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Nissan Aims to Launch Self-Driving Vehicles by 2020

Nissan Aims to Launch Self-Driving Vehicles by 2020 [ READ IN JAPANESE ]
Asia Pacific Plant Management Magazine DECEMBER – jANUARY 2016 Issue

The year 2020 is a special year for Japan, as the Summer Olympics will be held in Tokyo. Major Japanese automakers target launching self-driving vehicles in time with this event in order to demonstrate their technology to the world. Nissan Motor is one such company aiming to launch self-driving vehicles by the time of 2020 Summer Olympics.




In 2013, Nissan Motor announced its plan to launch self driving vehicles in the market by the end of 2020. In May of this year, Carlos Ghosn, Nissan’s CEO, confirmed that the company is on track to achieve its original plan. By 2016, the company aims to employ adaptive cruise control and lane guidance systems in its vehicles in order to steer and brake on motorways automatically. By 2018, Nissan’s vehicles are expected to employ the ability to shift lanes and avoid obstructions and other hazards on motorways Automatically. By 2020, Nissan vehicles are expected to be able to guide themselves in most situations, including highly complicated situations such as congested city streets.

As a part of the Nissan’s effort to develop self-driving vehicles, Nissan North America and Nasa’s Ames Research Center signed a Reimbursable Umbrella Space Act Agreement (a five-year partnership for the research and development of self-driving vehicles) and the first annex to that agreement in January 2015. This agreement enables partnerships in technological development in every aspect including self-driving system and human-machine interface, network allowed applications, software analysis/verification, and sophisticated hard and
software that are used both in road traffic environment and on space. The first annex to the agreement introduces cooperative research and development of integrated prototypes, concepts and algorithms for self-driving vehicles.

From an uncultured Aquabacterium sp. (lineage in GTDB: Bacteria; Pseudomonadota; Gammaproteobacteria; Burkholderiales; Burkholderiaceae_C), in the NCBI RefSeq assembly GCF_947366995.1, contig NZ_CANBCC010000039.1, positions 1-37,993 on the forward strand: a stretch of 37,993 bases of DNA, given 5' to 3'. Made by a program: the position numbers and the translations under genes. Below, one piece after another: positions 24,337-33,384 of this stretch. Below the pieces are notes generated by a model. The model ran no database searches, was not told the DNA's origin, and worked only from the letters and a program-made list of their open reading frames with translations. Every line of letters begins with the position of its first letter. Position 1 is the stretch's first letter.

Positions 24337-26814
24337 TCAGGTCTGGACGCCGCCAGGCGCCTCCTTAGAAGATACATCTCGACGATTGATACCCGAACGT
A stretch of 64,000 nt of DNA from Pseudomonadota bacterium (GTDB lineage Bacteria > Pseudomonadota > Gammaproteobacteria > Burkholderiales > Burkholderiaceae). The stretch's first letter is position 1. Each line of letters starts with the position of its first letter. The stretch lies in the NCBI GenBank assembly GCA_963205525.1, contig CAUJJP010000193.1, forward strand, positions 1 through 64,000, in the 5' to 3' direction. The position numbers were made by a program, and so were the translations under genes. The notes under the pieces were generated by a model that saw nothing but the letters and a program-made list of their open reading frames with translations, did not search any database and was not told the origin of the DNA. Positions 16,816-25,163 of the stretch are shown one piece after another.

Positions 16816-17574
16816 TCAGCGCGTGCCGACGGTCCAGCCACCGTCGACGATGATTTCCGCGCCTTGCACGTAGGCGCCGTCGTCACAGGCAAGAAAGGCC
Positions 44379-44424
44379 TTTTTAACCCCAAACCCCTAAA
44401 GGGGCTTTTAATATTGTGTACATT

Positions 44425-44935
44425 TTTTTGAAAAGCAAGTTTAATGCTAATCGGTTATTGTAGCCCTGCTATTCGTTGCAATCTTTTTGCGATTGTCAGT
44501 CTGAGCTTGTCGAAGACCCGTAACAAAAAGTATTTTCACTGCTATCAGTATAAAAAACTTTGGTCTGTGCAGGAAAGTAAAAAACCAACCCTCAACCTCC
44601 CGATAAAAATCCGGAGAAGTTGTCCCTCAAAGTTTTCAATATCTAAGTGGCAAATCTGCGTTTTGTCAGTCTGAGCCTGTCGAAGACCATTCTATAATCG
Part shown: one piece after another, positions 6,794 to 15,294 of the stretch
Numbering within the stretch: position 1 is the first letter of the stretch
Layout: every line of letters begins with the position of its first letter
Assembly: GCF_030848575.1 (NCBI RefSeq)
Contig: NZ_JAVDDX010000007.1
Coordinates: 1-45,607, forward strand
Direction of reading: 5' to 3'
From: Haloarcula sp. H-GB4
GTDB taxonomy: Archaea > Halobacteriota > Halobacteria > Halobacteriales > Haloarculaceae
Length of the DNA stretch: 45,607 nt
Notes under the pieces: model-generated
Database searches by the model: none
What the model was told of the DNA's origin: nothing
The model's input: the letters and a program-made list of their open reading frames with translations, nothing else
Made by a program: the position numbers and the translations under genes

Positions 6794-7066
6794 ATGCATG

Ames will support reimbursed design, development, testing and assessment of Nissan’s self-driving vehicles, including limited use of Ames’ campus for vehicle testing. According to Nasa, these tests will develop towards a proof-of-concept remote operation of self-driving vehicles
to transport humans, payloads, goods or materials, whichNasa parallels to the way it remotely operates planetary rovers from a mission control center. Ghosn is confident that the five-year partnership with Nasa will accelerate the company’s development of reliable, secure and safe self-driving technologies.

However, there are also challenges ahead for the market launch of self-driving vehicles by automakers, including Nissan. Automakers acknowledge that obtaining the approval from the government in each country in the world is a big challenge in making self-driving vehicles available to consumers. Supporters of self-driving vehicles say they could help minimize the number of vehicle accidents on the roads as the potential for human error is removed. Yet, various legal issues concerning the use of self-driving vehicles still remain, such as who would be responsible in the time of motor vehicle accidents and how governments would address self-driving systems.

Governments in some countries are gradually taking actions in order to set standards, laws and regulations concerning self-driving vehicles. For example, in Japan, the government has established a panel to consider the legal issues surrounding self-driving vehicles. Under current laws, they are not allowed to run on public roads.

In short, Nissan, through a research and development partnership with Nasa, aims to launch self-driving vehicles by 2020. However, various legal issues still remain regarding the market launch of self-driving vehicles. In order for the market introduction of self-driving vehicles to
become a reality, the global automotive industry must make sure that world governments feel comfortable about self-driving vehicles and lead through their positive action.

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